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Lottery ticket

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The multi-state lottery is up to $112 million, so I bought a ticket. This, of course, is silliness in its rawest form. The odds are no different for a big pot or a small one. I doubt I would be any less happy winning a one million dollar pot versus a pot ten or hundred times that. So why am I so much more willing to throw my hard-earned money away when the prize gets up into the triple digits?

An old army buddy used to say that the lottery is a tax on those who are bad at math. Maybe. However, it is also a tax on those who allow delusional hope to blur the line between the rational and the irrational, between the possible and the impossible.

Sometimes I will build up an elaborate fantasy around what I would do if I won—how I would spend the money, how long before I quit my job, whether I would gloat and to whom, etc. Of course, when the winning numbers are announced, and I lose (which, considering the odds, is not that unexpected of an outcome); the fantasy bubble bursts, and I tear up the ticket and get on with my life. The hopeful fantasy is fun while it lasts, but there is little sense in dwelling on my loss when the odds were so significantly stacked against me.

The fantasy bubble does not always burst so easily. I have been carrying around a losing lottery ticket, so to speak, for far too long. When the prize-winning numbers were announced, I was devastated and have refused to accept the outcome. The sad reality is that the ticket was always without intrinsic value; I just did not realize it until I compared the numbers. Months later, though, the irrational is not just staring down the rational across a blurry line; the former is consuming the latter. The worthless ticket continues to fuel innumerable delusions, which once were a harmless distraction, but now are negatively impacting all aspects of my life—professional, personal, and spiritual. Fortunately, this has so far been a private struggle, hurting no one but myself; however, I fear that if I let it linger on, it may cause me to hurt and alienate those I care most about.

I even tried to tear the ticket up once, but quickly dug the pieces out of the trash and taped them back together. “Well,” I rationalized, “what if they announce all of a sudden that the drawing was in error, and they pick new numbers.” The cold, hard reality, though, is the drawing is past. I lost. I need to run that ticket through the shredder, and be done with it. I need to stop playing that particular lottery entirely and maybe try one with better odds. Unfortunately, I doubt that is something that I will be able to accomplish without help.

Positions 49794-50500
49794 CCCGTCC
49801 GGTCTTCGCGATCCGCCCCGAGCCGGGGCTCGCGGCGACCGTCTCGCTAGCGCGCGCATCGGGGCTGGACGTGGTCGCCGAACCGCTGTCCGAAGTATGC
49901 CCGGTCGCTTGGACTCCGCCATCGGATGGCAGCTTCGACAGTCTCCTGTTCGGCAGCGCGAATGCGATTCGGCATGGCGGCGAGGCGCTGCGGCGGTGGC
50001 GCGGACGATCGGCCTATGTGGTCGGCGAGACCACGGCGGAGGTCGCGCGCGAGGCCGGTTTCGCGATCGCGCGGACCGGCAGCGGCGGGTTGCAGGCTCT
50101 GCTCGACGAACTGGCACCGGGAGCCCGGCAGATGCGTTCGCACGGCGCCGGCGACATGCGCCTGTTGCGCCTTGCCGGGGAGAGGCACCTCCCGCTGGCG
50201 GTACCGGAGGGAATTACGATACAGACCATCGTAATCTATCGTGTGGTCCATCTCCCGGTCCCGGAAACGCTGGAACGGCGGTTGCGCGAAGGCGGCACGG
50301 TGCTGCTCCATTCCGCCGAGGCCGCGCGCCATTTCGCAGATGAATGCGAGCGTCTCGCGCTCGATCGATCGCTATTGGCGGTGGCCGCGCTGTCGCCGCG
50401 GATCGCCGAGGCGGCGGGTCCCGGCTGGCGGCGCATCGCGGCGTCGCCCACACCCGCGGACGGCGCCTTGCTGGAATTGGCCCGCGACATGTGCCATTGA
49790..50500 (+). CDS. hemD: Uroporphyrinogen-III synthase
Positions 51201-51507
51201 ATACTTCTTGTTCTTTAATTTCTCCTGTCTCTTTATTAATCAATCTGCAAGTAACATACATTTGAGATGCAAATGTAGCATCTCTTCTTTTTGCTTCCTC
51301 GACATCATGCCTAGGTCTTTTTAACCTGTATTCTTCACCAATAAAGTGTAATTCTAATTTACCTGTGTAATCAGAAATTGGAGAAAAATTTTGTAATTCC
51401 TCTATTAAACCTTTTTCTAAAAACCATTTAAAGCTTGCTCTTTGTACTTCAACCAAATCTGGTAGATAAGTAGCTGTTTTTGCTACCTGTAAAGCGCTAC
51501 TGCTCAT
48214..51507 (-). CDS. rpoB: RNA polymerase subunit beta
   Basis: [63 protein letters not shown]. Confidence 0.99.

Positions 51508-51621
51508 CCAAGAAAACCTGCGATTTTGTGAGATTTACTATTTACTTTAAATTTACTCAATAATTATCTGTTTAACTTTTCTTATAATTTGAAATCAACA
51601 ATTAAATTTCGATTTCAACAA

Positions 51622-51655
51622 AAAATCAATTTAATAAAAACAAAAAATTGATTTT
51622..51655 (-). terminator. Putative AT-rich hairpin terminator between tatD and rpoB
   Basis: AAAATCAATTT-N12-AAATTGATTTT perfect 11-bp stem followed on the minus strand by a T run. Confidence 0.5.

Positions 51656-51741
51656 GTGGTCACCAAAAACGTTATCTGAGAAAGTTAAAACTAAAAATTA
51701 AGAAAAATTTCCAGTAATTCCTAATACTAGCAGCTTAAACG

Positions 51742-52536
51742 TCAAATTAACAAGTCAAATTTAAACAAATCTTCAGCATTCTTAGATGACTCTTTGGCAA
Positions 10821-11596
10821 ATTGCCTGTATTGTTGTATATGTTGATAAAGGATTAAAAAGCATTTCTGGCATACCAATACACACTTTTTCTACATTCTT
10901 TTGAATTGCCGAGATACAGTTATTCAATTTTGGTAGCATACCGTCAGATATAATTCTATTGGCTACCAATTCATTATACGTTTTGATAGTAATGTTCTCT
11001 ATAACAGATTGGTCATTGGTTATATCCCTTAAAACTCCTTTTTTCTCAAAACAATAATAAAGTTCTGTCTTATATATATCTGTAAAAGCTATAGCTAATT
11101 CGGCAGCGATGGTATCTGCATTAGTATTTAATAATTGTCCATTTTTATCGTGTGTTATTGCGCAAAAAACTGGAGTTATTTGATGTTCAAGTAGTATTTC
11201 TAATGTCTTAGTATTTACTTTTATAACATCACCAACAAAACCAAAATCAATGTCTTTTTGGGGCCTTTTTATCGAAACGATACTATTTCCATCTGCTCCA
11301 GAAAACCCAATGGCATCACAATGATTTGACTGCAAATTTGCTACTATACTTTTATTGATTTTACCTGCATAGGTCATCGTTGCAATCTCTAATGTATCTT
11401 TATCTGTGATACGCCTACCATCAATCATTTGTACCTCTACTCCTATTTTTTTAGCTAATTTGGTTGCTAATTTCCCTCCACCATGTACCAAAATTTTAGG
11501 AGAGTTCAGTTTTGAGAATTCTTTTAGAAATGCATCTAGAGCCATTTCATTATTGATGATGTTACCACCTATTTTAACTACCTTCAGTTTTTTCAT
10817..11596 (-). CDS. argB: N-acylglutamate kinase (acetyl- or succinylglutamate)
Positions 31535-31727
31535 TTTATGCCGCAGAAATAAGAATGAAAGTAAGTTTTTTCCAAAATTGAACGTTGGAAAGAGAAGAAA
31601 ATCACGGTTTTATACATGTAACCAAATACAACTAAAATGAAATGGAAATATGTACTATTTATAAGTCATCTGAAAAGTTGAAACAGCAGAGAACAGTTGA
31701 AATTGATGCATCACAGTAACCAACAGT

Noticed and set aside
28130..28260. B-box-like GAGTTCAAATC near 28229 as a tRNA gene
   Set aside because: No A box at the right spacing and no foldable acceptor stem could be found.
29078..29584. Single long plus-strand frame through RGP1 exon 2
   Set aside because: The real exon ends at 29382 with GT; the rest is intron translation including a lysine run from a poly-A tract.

Inner Monologue Guy

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My inner monologue will not let me get to sleep. Usually, he just provides much-needed and extremely quotable comic relief, or he acts out entertaining “alternative universe” fantasy scenarios (like what would have happened if I actually said what I wanted to say when I was talking to her, or him, etc.).

Lately, though, monologue guy has developed a self-deprecating mean streak, and he refuses to just shut the hell up. To make things worse, tonight he chose to have a raucous party deep within my psyche. He’s brought along some friends, including inner turmoil, self doubt, angst, regret, and panic. Unfortunately, they have also decided that tonight is movie night, so they have dug out reels and reels of cringe-worthy memories to repeatedly show as twisted home movies.

I have kept these guys bottled up for so long, they have become increasingly restless. Emboldened by their successful escape from the depths of my soul a couple of weeks ago, they have since made repeated escape attempts. Fortunately, each time I have been safely alone within the confines of my home. After each attempt, though, considerably more effort is required to lock them back up, and the damage left in their wake is harder to repair. I just fear that they will choose an inopportune moment to make another such attempt and seize control—those I care most about will most certainly be caught in the crossfire.

I have been trying to distract the lot of them by watching a little TV, reading, surfing through other blogs; but I cannot concentrate on any of these things. It surprises me that they are actually allowing me enough peace of mind to write this blog post, although I fear that I may only be taking dictation from these guys, who seem temporarily bored by the home movies, and seem to have thought that it would be raucous fun if they tricked me into writing a ridiculous metaphorical blog post…

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